Topic: Law and Civil Liberties

Breyer’s Gambit

In the Supreme Court’s ruling in Randall v. Sorrell, six justices agreed that Vermont’s campaign spending and contribution limits violated the First Amendment. That majority split, however, on what made the Vermont law invalid, resulting in what was in essence a plurality ruling.  Justices Breyer, Roberts and Alito affirmed Buckley v. Valeo’s finding that spending limits violated the First Amendment. In striking down Vermont’s contribution limits, the plurality sought to break new ground.

In the past, the Supreme Court has said contribution limits should not be so low as to prevent “effective advocacy.” In fact, the “effective advocacy” standard did not constrain legislatures; the Court approved contribution limits deferring to the legislature’s “expertise” in this matter.

Vermont’s contribution limits, however, went too far, according to Justice Breyer, because they harmed “the electoral process by preventing challengers from mounting effective campaigns against incumbent officeholders, thereby reducing democratic accountability.”

For Breyer, the First Amendment is not a constraint on state power expressed as “Congress shall make no law.” Rather, it is a means to realize the value of democratic accountability. That value requires that challengers be able to mount effective campaigns against incumbents. The government can prevent such effective campaigning through contribution limits. Hence, Vermont’s limits must be struck down.

Of course, the Constitution does not demand that Congress advance democratic accountability. But the language of the Constitution has not constrained the Court for some time. Five members of a future Court majority might well explicitly import “democratic accountability” into the First Amendment as a way of enlarging, rather than constraining, state power.

Citing Breyer’s opinion, a future Court might require taxpayers to fund campaigns as way to enable effective challenges against incumbents, thereby increasing democratic accountability. It might also cite democratic accountability as grounds for imposing draconian restrictions on groups that have “undue influence.”

People concerned about free speech welcomed the Randall v. Sorrell decision, but the plurality sought to affirm “democratic accountability” and not the idea of limited government spelled out in the First Amendment. This is not surprising. Justice Breyer is no friend of free speech in campaign finance. That Justices Roberts and Alito signed on to his opinion cannot be a good sign for the future of free speech.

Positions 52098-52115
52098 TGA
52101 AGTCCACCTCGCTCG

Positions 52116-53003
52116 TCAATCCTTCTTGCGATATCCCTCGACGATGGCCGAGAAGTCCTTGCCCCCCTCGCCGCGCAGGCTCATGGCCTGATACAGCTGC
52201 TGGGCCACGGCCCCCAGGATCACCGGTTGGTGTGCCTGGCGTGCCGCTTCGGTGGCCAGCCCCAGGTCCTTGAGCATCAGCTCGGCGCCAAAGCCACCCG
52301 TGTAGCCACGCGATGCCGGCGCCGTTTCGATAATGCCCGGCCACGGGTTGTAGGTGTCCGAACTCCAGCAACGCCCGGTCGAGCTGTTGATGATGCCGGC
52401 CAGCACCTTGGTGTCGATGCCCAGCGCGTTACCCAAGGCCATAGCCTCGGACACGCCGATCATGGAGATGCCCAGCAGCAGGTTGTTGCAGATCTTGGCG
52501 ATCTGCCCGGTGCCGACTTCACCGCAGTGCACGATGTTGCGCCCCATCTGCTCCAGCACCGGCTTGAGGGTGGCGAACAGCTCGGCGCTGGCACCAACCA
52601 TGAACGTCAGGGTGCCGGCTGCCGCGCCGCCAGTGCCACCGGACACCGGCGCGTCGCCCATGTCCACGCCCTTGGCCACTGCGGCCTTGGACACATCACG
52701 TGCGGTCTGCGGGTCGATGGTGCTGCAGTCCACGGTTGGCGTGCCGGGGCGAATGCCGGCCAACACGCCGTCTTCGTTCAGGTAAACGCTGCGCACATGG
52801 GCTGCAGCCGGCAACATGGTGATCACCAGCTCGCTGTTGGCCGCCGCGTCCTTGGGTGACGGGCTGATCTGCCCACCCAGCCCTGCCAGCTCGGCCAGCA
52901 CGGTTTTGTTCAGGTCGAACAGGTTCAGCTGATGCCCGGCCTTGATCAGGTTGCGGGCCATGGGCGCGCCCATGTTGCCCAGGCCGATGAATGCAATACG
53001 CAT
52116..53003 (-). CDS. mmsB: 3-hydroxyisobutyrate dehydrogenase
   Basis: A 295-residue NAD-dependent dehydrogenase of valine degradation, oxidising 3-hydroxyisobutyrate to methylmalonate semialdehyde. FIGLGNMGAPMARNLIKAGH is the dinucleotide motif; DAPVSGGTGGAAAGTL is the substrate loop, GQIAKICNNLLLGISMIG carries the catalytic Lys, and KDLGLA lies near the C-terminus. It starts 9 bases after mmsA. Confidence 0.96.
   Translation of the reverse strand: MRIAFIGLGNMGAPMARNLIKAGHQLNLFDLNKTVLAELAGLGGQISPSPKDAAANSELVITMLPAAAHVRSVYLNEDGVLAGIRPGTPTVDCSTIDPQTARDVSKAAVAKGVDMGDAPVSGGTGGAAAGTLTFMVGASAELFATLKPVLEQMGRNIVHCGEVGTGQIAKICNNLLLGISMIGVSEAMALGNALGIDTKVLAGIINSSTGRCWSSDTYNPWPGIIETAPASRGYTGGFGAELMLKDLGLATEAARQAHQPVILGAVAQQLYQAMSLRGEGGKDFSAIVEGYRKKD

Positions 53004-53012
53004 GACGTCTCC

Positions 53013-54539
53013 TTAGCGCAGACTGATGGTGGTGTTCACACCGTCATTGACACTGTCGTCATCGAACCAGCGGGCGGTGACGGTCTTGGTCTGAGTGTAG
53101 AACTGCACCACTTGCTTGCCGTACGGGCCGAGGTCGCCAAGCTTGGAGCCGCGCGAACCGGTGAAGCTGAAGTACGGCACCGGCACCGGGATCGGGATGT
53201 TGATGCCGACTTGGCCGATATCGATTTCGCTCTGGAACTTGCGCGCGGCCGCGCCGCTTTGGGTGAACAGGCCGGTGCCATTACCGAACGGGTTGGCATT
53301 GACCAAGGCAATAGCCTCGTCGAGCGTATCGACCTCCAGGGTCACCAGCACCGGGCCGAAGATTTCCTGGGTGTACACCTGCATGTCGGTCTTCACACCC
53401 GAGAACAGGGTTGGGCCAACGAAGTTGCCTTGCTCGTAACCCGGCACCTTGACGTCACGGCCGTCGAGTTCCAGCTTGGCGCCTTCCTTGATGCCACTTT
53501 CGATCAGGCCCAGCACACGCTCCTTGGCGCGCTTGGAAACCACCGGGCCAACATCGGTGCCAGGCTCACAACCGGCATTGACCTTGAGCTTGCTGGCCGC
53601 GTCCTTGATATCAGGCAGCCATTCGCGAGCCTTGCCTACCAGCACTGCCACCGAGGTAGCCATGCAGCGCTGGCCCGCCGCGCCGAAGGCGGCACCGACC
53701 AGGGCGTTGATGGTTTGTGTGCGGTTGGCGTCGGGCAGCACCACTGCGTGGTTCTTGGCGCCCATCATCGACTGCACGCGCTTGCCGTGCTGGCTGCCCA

Judge to Federal Prosecutors: Put Those Guns Away & Tell the Truth

In a closely watched case, a federal judge has finally called the Justice Department to account for its high-handed tactics against business firms and businesspeople that are under investigation. 

Prosecutors are increasingly using the threat of indictment to pressure firms into discharging certain employees and reneging on pre-existing company policies that would reimburse employees for attorneys’ fees associated with the business. When a CEO is convinced that some of his employees have engaged in criminal conduct, his decision is easy.  But if the CEO is unsure or is convinced of their innocence, shouldn’t he maintain a presumption of innocence and help the employees in question by honoring the company policy?  And what if prosecutors step up the pressure by leaking stories to press about the company’s “ongoing failure to cooperate with investigators”?

Here’s an excerpt from today’s NYT story:

In a strongly worded opinion, Judge Kaplan agreed with the defendants’ contention that KPMG, which was under criminal investigation, was improperly pressured to cut their legal fees.

KPMG refused to pay the defendants’ legal expenses, he wrote “because the government held the proverbial gun to its head.”

The government, he said, “has let its zeal get in the way of its judgment.”

In his ruling, the judge wrote that during negotiations with KPMG, the government violated the employees’ Fifth Amendment right to a fundamentally fair trial and their Sixth Amendment right to a lawyer.

An employer’s payment of legal fees is “very much part of American life,” he wrote, and applies to “bus drivers sued for accidents, cops sued for allegedly wrongful arrests, nurses named in malpractice cases, news reporters sued in libel cases and corporate chieftains embroiled in securities litigation.”

The right to legal fees is “as much a part of the bargain between employer and employee as salary or wages,” he wrote.

The judge also dressed down Manhattan prosecutors for being “economical with the truth” about pressuring KPMG to cut off the fees.

In his new book, Trapped, John Hasnas critiques the tactics of federal prosecutors because they so often put CEOs in catch-22 situations in which they must either act illegally or unethically.  To listen to a lecture by the author, go here.  For still more background, go here.

Is Bioethics an Oxymoron?

An emailer forwarded me a copy of an article in The New Republic by Ezekiel J. Emanuel, “a bioethicist and oncologist.” Emanuel argues against a recent DC Circuit Court ruling on a suit brought by a group called the Abigail Alliance. The ruling gives dying patients access to experimental drugs after they have passed some minimum safety tests but before they have been proven effective.